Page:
Five augmented reality apps for reporters abroad
With the latest generation of augmented-reality apps, you can use your smartphone camera to get more information and translations of text on objects, including signs and menus, on the go.
These can be a boon for lone parachute reporters, but even polyglots or those who use fixers while working abroad sometimes need help parsing a word or two.
Here are five smartphone apps to keep you from getting lost in translation on the road.
Google Goggles [iPhone, Android. Free.] This augmented reality app from the search colossus uses your phone's camera to provide text and image translations plus information on landmarks and works of art. One major caveat: you need a data connection to use it, so know your roaming fees.
CamDictionary [Android, free or $4.99.] This is a straightforward point-and-shoot app that translates one word at a time. It can translate via the camera -- so you don't have to snap and save a picture. If you're using it to decipher something a little longer (like a newspaper headline) you have to go word by word, but it does work. It supports dozens of languages, including Arabic and simplified Chinese.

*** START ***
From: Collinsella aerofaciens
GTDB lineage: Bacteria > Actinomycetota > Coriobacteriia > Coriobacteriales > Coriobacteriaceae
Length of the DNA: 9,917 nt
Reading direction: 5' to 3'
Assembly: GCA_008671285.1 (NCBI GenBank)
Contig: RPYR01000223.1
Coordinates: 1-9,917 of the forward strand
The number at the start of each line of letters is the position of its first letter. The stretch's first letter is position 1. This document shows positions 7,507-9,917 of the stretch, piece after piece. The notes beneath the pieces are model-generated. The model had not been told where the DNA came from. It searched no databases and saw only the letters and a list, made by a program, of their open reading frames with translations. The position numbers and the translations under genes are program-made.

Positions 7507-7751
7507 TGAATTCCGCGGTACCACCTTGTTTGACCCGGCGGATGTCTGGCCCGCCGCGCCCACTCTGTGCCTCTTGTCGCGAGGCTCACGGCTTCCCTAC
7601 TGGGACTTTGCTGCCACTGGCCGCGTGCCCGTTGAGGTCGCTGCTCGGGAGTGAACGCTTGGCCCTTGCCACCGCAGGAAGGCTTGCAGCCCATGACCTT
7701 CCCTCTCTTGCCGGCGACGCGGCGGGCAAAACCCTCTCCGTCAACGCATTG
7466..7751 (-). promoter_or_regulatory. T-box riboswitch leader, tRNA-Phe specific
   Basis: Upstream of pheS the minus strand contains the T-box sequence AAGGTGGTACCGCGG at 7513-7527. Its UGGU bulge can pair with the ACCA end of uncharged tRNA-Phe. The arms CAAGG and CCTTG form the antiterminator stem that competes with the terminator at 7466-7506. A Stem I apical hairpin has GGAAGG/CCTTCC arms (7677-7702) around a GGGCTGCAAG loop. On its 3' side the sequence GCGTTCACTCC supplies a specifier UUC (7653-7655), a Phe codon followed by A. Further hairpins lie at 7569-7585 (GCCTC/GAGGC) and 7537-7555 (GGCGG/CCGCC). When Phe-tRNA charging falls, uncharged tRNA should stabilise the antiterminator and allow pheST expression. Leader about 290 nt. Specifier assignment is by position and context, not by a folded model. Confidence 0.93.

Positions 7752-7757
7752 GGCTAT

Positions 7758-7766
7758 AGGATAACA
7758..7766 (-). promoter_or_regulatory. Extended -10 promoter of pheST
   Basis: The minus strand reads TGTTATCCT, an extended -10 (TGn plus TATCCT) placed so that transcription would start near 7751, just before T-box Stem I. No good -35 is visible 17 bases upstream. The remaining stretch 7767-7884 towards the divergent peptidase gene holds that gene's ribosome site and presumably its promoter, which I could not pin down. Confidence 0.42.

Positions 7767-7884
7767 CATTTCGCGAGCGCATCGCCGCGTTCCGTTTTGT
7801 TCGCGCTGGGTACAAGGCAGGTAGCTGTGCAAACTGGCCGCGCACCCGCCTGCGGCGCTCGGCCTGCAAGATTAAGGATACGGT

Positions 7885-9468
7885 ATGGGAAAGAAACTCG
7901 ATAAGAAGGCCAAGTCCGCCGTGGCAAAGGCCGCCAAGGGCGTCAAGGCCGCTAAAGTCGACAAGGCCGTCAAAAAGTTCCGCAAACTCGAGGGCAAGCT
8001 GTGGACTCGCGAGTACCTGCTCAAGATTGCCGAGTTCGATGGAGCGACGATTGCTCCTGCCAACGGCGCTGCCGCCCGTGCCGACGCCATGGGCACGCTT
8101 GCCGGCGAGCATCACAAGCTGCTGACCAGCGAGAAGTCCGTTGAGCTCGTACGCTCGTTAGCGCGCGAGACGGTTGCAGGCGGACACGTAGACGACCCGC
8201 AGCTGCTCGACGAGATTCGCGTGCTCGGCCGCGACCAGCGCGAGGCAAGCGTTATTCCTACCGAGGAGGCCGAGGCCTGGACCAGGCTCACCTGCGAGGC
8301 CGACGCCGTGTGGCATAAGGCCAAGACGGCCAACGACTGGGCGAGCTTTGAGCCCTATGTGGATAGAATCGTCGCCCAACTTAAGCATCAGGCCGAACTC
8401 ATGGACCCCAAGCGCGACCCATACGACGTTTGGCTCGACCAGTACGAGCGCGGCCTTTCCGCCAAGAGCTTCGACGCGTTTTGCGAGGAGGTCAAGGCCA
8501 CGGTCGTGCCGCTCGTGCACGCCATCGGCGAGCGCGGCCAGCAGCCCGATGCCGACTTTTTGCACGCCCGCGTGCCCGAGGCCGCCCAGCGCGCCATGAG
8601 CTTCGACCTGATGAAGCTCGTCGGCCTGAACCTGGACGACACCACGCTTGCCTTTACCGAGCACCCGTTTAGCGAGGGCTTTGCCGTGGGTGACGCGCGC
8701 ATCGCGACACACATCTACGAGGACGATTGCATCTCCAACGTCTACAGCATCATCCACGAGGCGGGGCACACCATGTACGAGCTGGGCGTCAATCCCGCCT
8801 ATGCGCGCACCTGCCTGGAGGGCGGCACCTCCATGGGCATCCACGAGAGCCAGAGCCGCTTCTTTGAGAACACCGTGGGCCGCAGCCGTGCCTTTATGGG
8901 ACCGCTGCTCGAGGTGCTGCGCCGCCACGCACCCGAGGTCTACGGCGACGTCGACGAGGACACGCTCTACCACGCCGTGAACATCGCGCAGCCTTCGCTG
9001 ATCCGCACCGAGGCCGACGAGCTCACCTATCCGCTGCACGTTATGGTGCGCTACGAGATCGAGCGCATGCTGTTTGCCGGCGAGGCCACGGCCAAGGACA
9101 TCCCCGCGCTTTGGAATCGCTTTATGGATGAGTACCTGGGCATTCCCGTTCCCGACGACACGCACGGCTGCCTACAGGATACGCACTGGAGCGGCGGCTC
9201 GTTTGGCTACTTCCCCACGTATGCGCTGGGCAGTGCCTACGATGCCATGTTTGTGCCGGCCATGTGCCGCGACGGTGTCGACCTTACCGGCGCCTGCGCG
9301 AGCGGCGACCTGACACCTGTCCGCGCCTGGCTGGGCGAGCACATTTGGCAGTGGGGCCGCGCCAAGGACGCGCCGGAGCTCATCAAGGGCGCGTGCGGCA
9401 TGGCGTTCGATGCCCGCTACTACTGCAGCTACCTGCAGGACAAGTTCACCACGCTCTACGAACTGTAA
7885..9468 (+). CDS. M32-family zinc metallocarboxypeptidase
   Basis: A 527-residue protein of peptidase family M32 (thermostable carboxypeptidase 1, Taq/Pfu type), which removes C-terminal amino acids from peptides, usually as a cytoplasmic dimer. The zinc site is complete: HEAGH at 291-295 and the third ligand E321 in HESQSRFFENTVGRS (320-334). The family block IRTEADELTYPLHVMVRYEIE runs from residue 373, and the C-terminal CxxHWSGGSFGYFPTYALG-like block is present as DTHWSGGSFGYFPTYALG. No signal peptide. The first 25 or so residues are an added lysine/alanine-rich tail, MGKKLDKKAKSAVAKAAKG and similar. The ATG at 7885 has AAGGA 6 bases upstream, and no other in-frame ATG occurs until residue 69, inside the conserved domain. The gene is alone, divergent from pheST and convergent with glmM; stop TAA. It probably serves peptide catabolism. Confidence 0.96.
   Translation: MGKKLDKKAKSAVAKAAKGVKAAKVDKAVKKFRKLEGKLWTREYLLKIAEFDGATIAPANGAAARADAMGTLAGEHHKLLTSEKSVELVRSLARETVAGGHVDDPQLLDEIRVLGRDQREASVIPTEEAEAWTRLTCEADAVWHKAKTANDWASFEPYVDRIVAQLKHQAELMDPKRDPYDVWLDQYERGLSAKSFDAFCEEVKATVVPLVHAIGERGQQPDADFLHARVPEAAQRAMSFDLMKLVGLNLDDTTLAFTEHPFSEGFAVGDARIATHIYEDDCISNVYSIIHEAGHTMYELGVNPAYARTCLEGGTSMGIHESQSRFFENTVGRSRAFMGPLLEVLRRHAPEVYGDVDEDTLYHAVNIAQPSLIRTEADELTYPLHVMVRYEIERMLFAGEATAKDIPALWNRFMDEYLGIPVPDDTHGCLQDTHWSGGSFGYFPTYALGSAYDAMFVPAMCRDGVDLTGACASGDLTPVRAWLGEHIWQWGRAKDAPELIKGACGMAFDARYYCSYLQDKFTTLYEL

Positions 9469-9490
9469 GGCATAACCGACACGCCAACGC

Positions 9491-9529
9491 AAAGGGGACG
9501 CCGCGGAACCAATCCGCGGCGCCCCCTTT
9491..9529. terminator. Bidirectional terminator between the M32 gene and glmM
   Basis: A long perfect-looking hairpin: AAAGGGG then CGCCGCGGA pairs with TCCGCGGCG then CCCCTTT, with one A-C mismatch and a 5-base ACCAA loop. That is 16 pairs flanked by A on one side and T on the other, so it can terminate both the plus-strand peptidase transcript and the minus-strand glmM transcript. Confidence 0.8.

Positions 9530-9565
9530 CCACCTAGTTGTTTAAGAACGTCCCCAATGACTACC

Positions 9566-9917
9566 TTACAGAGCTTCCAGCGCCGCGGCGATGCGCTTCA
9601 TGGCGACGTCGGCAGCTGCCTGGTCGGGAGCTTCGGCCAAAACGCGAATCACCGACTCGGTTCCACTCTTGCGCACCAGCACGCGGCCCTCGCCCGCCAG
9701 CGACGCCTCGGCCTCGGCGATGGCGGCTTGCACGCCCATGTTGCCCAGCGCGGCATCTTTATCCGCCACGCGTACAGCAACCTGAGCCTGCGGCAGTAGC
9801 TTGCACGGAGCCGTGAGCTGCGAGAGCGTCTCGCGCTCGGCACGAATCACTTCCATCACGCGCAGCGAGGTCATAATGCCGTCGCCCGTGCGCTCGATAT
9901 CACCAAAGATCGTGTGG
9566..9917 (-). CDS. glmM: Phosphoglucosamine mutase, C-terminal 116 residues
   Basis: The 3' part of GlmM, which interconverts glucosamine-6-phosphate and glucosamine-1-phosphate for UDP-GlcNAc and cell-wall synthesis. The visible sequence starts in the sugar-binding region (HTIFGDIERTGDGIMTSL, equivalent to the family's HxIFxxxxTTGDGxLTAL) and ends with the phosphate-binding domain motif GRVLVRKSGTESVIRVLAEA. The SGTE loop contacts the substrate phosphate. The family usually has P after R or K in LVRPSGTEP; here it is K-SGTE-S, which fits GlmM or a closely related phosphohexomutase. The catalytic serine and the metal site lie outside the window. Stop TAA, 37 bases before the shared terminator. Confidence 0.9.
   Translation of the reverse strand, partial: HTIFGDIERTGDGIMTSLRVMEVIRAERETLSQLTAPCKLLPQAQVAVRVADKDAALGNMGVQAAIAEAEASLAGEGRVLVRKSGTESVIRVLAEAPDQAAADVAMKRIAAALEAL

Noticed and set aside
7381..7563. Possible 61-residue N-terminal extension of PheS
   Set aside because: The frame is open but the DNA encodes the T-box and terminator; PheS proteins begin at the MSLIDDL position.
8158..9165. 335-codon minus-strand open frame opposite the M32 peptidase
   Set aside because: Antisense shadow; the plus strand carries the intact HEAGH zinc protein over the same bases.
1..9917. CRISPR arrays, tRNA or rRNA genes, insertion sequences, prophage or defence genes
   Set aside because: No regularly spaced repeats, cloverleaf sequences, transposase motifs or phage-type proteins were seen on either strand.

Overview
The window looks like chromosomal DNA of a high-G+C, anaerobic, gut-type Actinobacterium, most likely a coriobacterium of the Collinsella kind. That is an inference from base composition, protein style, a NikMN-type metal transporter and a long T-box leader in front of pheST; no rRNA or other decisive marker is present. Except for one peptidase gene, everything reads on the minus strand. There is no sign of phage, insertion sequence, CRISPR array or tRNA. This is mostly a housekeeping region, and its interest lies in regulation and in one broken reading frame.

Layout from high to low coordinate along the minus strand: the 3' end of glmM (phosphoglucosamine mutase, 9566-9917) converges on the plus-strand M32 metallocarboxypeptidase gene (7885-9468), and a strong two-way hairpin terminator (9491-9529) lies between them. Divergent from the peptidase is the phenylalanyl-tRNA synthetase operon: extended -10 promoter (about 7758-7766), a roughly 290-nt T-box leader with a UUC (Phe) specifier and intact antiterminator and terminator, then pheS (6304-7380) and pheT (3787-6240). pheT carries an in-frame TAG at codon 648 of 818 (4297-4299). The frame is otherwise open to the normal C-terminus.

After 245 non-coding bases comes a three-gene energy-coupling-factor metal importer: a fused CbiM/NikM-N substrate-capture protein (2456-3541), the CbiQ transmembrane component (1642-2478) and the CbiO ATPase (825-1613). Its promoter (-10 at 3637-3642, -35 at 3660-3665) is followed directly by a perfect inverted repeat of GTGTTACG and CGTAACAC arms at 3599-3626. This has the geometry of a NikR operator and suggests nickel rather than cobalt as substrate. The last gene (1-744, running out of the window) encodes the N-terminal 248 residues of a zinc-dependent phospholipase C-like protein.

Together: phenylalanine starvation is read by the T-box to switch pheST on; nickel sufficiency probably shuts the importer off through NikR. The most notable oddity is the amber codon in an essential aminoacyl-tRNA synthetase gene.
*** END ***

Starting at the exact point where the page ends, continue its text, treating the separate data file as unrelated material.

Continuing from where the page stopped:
Word Lens [iPhone, price varies.] This app translates English, French and Spanish with the phone cam; language packs are sold separately at $9.99 each. An added bonus: you can also type in words, and it supports the iPhone 3Gs, iPod Touch and the iPad.
Babelshot [iPhone, $4.99.] Billed as a "photo translator," this app will help you sort out German, Japanese, Italian and Spanish with your iPhone 4. This one can also work on larger blocks of text, translating newspaper articles, for example.